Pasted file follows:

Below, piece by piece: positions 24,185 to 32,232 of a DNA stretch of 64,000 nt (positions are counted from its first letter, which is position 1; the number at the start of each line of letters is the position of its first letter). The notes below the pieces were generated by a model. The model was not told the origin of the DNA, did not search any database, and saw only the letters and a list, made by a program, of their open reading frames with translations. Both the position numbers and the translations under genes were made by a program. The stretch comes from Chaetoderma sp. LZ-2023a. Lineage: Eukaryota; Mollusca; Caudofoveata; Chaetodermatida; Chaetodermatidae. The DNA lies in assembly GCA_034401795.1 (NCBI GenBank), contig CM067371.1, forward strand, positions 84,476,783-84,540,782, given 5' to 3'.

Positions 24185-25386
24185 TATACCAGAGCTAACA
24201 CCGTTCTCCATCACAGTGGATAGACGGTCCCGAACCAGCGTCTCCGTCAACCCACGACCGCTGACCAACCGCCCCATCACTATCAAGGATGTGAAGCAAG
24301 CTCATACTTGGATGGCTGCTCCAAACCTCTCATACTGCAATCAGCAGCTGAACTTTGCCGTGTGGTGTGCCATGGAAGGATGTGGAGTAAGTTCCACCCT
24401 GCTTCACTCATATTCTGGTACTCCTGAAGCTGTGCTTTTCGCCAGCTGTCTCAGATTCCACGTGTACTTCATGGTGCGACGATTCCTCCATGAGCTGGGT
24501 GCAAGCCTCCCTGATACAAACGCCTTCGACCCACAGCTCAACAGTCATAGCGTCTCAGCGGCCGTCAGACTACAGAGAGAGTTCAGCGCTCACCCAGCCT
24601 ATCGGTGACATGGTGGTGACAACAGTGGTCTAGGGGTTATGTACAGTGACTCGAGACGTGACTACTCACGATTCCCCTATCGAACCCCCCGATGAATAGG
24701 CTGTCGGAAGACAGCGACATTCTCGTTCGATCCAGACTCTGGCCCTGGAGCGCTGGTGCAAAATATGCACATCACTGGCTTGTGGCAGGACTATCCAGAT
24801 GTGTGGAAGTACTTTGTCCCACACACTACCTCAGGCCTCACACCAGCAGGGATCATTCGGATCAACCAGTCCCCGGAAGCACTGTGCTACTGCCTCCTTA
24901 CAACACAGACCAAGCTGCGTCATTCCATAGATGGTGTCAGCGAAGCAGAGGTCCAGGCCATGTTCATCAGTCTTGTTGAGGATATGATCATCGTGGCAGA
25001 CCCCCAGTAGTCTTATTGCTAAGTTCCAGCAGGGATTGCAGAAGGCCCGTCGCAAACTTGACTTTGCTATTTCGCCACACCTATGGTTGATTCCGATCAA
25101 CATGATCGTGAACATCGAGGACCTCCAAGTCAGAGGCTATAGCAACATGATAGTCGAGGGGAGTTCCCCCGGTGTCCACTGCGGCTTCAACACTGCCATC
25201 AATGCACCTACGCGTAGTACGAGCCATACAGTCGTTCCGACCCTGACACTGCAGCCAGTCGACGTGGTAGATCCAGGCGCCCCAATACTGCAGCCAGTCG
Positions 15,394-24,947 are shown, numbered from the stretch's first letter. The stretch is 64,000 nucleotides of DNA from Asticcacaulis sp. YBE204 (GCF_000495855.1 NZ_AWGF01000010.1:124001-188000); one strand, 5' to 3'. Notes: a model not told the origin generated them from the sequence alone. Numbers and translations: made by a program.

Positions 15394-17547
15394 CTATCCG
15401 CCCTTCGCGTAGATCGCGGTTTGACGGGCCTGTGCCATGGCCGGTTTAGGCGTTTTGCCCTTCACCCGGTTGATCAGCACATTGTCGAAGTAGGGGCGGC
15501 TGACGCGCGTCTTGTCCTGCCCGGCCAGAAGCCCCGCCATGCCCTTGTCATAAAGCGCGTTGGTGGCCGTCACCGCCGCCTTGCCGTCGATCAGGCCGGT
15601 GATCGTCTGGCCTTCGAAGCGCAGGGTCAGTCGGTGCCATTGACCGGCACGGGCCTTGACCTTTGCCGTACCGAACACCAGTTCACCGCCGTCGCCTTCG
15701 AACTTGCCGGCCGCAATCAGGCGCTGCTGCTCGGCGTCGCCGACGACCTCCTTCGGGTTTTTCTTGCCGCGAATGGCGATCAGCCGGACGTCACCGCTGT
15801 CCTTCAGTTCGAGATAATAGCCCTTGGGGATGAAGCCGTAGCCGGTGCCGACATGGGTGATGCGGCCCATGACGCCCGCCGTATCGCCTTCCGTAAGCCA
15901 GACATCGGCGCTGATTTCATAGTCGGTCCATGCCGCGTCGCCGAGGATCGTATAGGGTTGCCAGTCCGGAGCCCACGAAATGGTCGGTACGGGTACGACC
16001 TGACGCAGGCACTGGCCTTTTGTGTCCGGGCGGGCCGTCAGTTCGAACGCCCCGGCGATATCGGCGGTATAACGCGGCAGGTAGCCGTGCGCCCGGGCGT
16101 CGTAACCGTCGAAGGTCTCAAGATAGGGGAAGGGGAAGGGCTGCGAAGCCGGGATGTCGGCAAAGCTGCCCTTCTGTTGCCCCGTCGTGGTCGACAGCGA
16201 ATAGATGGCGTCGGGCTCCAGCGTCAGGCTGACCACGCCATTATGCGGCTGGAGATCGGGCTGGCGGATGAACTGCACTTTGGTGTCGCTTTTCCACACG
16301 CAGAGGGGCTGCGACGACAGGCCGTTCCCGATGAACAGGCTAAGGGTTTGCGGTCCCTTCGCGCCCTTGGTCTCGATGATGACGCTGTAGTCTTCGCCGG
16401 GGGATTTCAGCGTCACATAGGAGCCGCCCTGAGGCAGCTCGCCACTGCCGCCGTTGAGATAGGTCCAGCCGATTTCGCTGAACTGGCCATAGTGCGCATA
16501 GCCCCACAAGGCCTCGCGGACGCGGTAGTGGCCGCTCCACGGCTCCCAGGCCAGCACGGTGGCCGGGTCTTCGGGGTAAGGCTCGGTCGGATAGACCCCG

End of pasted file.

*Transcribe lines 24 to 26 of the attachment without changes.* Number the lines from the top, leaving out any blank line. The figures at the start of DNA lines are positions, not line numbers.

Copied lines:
16001 TGACGCAGGCACTGGCCTTTTGTGTCCGGGCGGGCCGTCAGTTCGAACGCCCCGGCGATATCGGCGGTATAACGCGGCAGGTAGCCGTGCGCCCGGGCGT
16101 CGTAACCGTCGAAGGTCTCAAGATAGGGGAAGGGGAAGGGCTGCGAAGCCGGGATGTCGGCAAAGCTGCCCTTCTGTTGCCCCGTCGTGGTCGACAGCGA
16201 ATAGATGGCGTCGGGCTCCAGCGTCAGGCTGACCACGCCATTATGCGGCTGGAGATCGGGCTGGCGGATGAACTGCACTTTGGTGTCGCTTTTCCACACG